Samsung and RIM sued for infringing lol-worthy emoticon patent

smiling faceIn an apparent quest to make the patent system look even more ridiculous, a firm on Thursday sued Samsung and Research in Motion for allegedly infringing a patent titled "emoticon input method and apparatus."

In an apparent quest to make the patent system look even more ridiculous, a firm on Thursday sued Samsung and Research in Motion for allegedly infringing a patent titled "emoticon input method and apparatus."

"It is known that for many users, their email and instant messaging communications... often involve the use of emoticons, such as the 'smiling face' or the 'sad face,'" the patent says. "However, few email or instant messaging applications offer any assistance to a user to enter and use emoticons in their communications." The plaintiff, Varia Holdings Inc., claims it owns the concept of allowing users to choose emoticons from a menu of options rather than typing them out one character at a time.

Varia claims that a long list of Samsung phones, including the Acclaim, Nexus S, Captivate, Epic, Galaxy Nexus, and Transform, infringe the patent by allowing users to select emoticons from a pop-up menu. Blackberry phones alleged to infringe the patent include the Bold, Curve, Pearl, and Storm.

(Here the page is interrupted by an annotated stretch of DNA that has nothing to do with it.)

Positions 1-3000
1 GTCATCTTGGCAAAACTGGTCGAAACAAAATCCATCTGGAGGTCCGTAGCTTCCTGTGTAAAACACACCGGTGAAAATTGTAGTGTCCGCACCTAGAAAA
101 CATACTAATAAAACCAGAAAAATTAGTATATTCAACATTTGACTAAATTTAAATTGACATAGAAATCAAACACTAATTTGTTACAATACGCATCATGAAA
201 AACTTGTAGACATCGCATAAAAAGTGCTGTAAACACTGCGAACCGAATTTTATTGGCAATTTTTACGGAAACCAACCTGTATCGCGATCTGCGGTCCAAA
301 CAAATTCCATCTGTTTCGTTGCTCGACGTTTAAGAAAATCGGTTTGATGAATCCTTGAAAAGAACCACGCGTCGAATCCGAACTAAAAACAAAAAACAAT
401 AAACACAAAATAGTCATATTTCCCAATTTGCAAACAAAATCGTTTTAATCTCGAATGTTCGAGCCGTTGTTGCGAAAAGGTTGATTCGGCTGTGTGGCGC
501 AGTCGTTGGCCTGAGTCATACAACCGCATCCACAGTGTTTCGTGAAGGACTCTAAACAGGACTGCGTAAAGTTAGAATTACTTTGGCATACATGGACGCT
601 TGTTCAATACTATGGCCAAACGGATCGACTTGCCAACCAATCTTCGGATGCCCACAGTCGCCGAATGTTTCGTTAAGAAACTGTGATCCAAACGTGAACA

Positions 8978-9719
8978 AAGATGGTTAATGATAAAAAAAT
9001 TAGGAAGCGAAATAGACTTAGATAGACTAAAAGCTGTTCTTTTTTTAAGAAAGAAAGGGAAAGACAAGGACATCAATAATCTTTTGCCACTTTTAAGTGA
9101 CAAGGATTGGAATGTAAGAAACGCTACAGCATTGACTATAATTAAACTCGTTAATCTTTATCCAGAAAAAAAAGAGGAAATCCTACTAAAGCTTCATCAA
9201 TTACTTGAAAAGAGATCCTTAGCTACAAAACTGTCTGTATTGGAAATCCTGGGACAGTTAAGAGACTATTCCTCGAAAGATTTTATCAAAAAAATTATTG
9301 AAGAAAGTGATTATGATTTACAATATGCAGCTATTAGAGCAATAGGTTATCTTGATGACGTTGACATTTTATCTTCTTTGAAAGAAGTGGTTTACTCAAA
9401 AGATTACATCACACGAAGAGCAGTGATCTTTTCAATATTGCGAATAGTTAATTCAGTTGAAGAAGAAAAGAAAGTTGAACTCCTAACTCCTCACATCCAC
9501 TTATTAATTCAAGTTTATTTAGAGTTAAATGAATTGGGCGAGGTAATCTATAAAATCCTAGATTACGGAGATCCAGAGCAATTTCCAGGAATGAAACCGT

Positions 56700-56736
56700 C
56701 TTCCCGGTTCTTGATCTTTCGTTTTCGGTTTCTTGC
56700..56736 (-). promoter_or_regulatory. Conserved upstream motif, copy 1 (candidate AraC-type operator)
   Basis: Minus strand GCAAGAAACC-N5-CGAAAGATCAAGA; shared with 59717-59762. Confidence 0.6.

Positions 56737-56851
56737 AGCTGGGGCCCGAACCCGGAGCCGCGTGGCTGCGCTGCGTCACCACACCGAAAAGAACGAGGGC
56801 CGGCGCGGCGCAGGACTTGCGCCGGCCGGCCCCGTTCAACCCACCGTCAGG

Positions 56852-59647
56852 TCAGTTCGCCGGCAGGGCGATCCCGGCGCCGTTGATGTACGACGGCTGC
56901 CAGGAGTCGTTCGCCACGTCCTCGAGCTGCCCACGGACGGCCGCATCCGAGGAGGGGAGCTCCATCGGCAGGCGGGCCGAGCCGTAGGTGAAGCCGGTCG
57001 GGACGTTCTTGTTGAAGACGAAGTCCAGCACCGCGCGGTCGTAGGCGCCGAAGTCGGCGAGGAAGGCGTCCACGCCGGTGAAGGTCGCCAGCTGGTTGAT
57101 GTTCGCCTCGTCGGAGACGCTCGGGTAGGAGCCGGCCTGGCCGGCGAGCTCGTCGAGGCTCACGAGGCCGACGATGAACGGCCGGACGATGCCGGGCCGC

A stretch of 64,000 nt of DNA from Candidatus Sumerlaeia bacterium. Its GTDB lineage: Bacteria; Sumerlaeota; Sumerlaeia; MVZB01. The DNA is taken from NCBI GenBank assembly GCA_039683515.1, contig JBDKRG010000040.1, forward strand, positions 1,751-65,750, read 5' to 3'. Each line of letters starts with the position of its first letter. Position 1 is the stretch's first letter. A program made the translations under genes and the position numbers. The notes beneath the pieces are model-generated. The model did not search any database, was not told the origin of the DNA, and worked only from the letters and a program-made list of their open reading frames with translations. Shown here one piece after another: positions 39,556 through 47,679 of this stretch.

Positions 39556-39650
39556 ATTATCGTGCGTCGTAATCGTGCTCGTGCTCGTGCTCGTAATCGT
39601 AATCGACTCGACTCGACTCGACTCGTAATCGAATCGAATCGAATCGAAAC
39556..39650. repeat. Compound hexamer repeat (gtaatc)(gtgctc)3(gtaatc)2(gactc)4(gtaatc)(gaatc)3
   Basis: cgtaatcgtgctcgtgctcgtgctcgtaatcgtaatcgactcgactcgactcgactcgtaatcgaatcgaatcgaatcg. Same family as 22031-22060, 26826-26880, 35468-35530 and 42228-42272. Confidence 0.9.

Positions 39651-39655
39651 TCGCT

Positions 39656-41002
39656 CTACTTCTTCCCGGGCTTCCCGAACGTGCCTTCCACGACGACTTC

Samsung and RIM sued for infringing lol-worthy emoticon patent

The patent was filed in late 2005 and granted in early 2007 to Wildseed, a Seattle-area startup firm acquired by AOL. A new firm called Varia Mobile was then spun off from AOL. It took several former Wildseed employees and its emoticon patent with it. Varia Mobile didn't respond to our inquiries about the exact relationship between Varia Mobile and Varia Holdings, but it's a safe bet they're connected. Interestingly, Varia Mobile is advertising open engineering positions, suggesting they don't fit the conventional definition of a patent troll.

The courts have struggled in recent years to define which "inventions" are eligible for patent protection. Last year, an appeals court ruled that a patent on the concept of detecting credit card fraud by examining past transactions associated with a particular IP address was too abstract to merit patent protection. And in 2010, the Supreme Court invalidated a patent on the concept of hedging against commodity price risk. But in neither case did the courts offer clear guidance on which technologies were eligible for patent protection. So while Varia's patent might seem absurd, trying to invalidate it could prove to be an extremely costly roll of the dice for Samsung and RIM.

Source: Ars Technica

Tags: legal action, mobile phones, RIM, Samsung

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